Girls in School

Malala Yousafza's situation reminds us of the need for action to see that girls everywhere have equal access to education.

By Susan M. Merritt, RDC

The tragic shooting of 14-year-old Malala Yousafzai, in Pakistan, on the ninth of this month, caught my attention right away.  

Malala, whose father is a school teacher, has been a strong advocate for girls’ education in a country where many children, especially girls, are still not in school. Another two girls, Malala’s classmates, were also injured. It is alleged that they were attacked by members of the Taliban in Pakistan because they were girls who were going to school. 

As someone who has defended women's rights and particularly the right to education "all my life," I did some research.

On the day after the attack, there was an outcry around the world. A statement from UNGEI, the United Nations Girls’ Education Initiative, condemned all attacks in Afghanistan and Pakistan, and called for all parties to respect the right to education and to insure that all children, particularly girls, are safe from violence. 

According to UNICEF, in Afghanistan in 2007, there were 236 school attacks and in 2008, 293. In Pakistan, 172 government and private schools, particularly girls’ schools, have been blown up or burned down, reportedly by illegal armed groups, since 2007.

Ironically, on Oct. 11, just two days after the attack on Malala Yousafzai and her two classmates, the United Nations celebrated the first ever International Day of the Girl Child, by calling for an end to child marriage and stressing education as one of the best strategies for protecting girls from that harmful practice. The International Day was the result of a resolution of the UN General Assembly on Oct. 11, and in this first year the theme was “ending child marriage.” 

It is noted that 70 million young women are married before the age of 18. Girls with little schooling are more likely to be married early, but girls with secondary schooling are six times less likely to marry as children, making education an effective way of eliminating child marriage.

UNGEI, the United Nations Girls’ Education Initiative, was launched by the UN at the World Education Forum in 2000. It is a partnership of organizations with the mission to eliminate the gender gap between boys and girls in primary and secondary education, and to build “a world where all girls and boys are empowered through quality education to realize their full potential and contribute toward transforming societies where gender equality becomes a reality." In sum, educating girls yields multiple benefits over multiple levels.

Over the past decade, UNGEI has contributed to the Millennium Development Goal 2 (MDG 2) on universal primary education and MDG3 on women’s empowerment and gender equality. In 2000 there were over 100 million children out of school worldwide, two thirds of whom were girls. Since then in the intervening decade that number has decreased dramatically, with girls making up an increasingly smaller proportion of the out-of-school population.

I read a story about a ten-year-old girl, Saima, the youngest of six children, living in a UNICEF-supported camp as a result of floods. Her brothers had been able to go to school in their village before the floods, but she, the only girl, had to stay at home to help her mother.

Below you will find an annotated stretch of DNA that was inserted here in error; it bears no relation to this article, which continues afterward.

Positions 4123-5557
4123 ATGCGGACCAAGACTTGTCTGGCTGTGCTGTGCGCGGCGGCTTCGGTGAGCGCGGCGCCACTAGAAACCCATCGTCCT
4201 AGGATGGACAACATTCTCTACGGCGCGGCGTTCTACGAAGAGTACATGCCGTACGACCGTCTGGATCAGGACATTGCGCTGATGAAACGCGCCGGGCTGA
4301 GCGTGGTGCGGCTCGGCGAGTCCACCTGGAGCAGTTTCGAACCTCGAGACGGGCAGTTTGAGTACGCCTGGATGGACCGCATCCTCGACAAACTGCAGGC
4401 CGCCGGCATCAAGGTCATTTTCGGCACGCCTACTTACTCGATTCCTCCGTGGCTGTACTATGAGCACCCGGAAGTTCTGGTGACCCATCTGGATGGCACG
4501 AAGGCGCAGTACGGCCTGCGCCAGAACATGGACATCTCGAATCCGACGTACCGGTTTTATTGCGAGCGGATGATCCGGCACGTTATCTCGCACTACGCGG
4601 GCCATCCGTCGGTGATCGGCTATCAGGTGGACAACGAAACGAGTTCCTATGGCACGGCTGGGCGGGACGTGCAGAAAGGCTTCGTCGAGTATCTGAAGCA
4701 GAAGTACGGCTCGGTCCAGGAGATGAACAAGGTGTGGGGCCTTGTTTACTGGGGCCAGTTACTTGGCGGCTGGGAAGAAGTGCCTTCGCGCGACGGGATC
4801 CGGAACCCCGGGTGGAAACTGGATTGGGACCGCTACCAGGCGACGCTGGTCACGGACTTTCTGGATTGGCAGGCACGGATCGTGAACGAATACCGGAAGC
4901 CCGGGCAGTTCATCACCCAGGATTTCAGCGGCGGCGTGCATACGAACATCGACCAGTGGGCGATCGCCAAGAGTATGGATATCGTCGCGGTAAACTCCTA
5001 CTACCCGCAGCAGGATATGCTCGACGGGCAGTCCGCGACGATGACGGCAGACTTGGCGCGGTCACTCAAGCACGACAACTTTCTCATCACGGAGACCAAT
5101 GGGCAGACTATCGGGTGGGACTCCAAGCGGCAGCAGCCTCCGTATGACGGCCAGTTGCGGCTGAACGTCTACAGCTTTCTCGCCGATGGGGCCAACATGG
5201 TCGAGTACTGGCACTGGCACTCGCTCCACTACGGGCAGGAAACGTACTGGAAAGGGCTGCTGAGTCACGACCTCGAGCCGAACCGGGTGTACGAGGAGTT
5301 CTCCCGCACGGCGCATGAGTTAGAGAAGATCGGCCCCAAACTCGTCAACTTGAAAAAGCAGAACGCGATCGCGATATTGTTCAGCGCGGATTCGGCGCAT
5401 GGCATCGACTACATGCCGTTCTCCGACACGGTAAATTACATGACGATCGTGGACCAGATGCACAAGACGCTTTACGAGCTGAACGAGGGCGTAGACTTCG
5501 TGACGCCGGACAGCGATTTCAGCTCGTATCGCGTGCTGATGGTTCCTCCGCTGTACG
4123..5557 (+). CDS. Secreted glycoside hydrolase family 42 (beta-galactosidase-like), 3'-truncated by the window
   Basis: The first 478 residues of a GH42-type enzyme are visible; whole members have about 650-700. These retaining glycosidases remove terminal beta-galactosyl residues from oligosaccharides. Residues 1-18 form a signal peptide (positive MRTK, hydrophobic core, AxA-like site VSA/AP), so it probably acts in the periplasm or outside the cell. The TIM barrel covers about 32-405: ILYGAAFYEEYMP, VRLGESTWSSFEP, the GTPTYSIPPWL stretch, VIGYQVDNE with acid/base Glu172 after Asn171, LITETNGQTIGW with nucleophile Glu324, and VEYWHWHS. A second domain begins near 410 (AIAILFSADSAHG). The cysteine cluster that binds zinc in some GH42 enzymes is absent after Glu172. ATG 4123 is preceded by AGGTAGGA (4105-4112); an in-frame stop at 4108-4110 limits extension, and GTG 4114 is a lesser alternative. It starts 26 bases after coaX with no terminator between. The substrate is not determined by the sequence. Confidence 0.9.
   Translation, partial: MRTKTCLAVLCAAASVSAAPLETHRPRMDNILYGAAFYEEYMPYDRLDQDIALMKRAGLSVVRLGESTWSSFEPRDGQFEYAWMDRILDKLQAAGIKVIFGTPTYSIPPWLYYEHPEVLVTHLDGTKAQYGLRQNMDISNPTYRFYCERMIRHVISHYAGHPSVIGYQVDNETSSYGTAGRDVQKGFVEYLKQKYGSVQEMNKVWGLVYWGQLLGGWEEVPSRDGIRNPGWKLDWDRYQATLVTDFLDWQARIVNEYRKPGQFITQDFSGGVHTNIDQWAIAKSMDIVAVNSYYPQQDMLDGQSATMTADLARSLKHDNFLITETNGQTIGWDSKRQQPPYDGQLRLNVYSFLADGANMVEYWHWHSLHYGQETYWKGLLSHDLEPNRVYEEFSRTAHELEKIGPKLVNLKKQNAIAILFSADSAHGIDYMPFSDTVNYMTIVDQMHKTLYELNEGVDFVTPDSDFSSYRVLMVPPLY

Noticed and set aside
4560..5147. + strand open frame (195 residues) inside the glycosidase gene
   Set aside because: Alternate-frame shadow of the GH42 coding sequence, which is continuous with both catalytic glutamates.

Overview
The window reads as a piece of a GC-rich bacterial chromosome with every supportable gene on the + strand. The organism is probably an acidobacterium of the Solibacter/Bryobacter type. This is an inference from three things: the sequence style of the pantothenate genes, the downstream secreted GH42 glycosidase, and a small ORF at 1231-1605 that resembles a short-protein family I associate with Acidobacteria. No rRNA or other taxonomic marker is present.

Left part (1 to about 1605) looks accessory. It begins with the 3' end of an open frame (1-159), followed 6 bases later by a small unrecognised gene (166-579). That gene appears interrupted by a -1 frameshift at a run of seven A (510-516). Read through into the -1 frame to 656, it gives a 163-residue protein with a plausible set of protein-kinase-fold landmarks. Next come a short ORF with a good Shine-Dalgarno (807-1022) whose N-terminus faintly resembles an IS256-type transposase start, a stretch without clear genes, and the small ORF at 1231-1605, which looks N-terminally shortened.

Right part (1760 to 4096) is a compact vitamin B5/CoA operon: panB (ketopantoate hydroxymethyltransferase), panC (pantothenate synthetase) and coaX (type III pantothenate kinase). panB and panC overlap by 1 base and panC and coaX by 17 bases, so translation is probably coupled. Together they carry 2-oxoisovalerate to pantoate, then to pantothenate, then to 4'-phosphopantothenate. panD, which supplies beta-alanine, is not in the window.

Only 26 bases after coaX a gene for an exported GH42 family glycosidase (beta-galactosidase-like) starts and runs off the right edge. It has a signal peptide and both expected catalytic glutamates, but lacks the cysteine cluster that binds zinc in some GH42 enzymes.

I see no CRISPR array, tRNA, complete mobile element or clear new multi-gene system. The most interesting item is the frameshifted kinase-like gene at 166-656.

At the camp, however, she went to school for the first time. In the first two weeks at the camp, she learned to count and read the alphabet. She then began to read and memorize poems. She described the time in the camp as her “lifetime dream come true.”

In 2011, the United Nations called the UN Girls’ Education Initiative the top international priority, noting that there were only four years left, at the time, to meet the Millennium Goals (noted above). 

Finally, there was some measured good news – or, perhaps, more, hope, for Malala Yousafza, who was flown to Birmingham, England, with a team of doctors, on a United Arab Emirates airplane on the sixteenth of this month. 

Her bravery and commitment to women’s education is a wonderful inspiration to all of us and is also a call to do all that we can for women’s education throughout the world.

(The award winning film by Camfred, “Where the Water Meets the Sky” is an excellent resource on this topic.)

This post is contributed by a community member. The views expressed in this blog are those of the author and do not necessarily reflect those of Patch Media Corporation. Everyone is welcome to submit a post to Patch. If you'd like to post a blog, go here to get started.

Barbara Cooper October 28, 2012 at 08:32 PM
Does anyone see a disconnect between what girls in developing countries will go through to get an education and the poor attitudes of so many young people in THIS country towards school? I guess the same thing could be said about voting.
Dan Seidel October 29, 2012 at 06:52 PM
The real answer is eradication of Islam. Just sayin'......
Janet O. Foy November 03, 2012 at 03:38 PM
Janet Foy 12:00 noon on Saturday, Nov.3rd My worst fear is that this tragedy is a metaphor for the core conflict between the East and West - the view of women as secondary and limited. God help us all!
Terry Young November 06, 2012 at 11:56 AM
Bringing a problem out to the light is a step in eradicating the shadows. Thank you, Susan. Terry


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